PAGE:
Look up a picture of the Great Pyramids of Giza. Observe the stones that make up the base, all the way to the top of the pyramids. Now imagine looking up from above, and the layers upon layers of stone are reduced in a 2D view, a flattened view of a humongous structure comprising thousands of stone blocks.
This is very similar to a semiconductor chip. It is a powerful, marvelous product of engineering that contributes so much to our everyday lives. Semiconductor chips are present in nearly every electronic device, from everyday products like pacemakers and cellular phones to public transport, manufacturing, pharmaceuticals, and other massive industries.
This article explores metrology in the semiconductor industry. Below, we delve into its importance and what metrology experts hope to achieve for wafer and IC manufacturing.
What Is a Semiconductor?
To better understand what is semiconductor metrology, we’ll take a closer look at what constitutes a semiconductor.
Semiconductors are substances or materials with high electrical conductivity. Silicon is the most commonly used semiconductor, followed by gallium arsenide and germanium.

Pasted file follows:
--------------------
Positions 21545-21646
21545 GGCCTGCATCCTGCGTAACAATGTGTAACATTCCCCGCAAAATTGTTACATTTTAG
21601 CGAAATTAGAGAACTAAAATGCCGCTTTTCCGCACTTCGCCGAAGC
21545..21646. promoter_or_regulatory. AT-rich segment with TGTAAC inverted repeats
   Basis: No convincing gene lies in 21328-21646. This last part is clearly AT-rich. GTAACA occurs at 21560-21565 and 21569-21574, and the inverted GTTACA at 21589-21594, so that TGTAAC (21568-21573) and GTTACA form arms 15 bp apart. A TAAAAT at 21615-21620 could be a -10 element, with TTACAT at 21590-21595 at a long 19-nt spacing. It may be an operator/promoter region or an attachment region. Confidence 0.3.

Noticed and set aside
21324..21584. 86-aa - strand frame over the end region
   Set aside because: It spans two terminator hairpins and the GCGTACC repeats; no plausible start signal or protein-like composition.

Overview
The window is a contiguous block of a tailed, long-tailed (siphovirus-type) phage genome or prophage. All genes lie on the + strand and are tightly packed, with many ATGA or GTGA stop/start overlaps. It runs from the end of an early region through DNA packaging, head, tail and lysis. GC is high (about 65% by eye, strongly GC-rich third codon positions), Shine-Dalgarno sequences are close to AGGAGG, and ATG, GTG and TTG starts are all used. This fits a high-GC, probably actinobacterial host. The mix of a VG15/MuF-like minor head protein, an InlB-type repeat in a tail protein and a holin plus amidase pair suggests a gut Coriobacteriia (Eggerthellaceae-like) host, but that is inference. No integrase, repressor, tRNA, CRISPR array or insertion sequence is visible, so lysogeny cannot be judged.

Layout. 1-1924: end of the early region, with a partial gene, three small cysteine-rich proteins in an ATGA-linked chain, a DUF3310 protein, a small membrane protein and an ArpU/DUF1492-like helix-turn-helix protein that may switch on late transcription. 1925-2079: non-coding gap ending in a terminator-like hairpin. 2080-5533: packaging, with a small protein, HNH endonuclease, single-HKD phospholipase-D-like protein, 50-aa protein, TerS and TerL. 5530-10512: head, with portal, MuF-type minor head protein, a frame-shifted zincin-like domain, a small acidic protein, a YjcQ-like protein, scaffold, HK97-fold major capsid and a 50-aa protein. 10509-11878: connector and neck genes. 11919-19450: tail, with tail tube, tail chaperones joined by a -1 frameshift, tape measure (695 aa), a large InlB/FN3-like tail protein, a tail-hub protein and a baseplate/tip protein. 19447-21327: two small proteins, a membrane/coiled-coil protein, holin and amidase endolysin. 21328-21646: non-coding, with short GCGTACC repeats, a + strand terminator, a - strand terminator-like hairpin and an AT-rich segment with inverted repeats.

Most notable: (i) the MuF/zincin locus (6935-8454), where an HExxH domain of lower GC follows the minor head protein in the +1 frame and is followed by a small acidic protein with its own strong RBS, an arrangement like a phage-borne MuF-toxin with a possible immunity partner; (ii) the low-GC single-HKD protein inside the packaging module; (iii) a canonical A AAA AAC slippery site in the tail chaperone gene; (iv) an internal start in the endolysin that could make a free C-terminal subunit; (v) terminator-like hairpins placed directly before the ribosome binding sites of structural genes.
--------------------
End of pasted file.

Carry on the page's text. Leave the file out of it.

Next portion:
Silicon, the most abundant element on the planet, second only to carbon, has been used as a semiconductor since the 1950s. It is mined from quartzite and has to undergo extraction, purification, and crystallization for silicon to be ready for semiconductor manufacturing.
Gallium arsenide is the second most used semiconductor substance. Unlike silicon, gallium arsenide is not an element but a compound created by combining gallium and arsenic. Semiconductors made from gallium arsenide are commonly used in high-frequency applications like television and telecommunication satellites.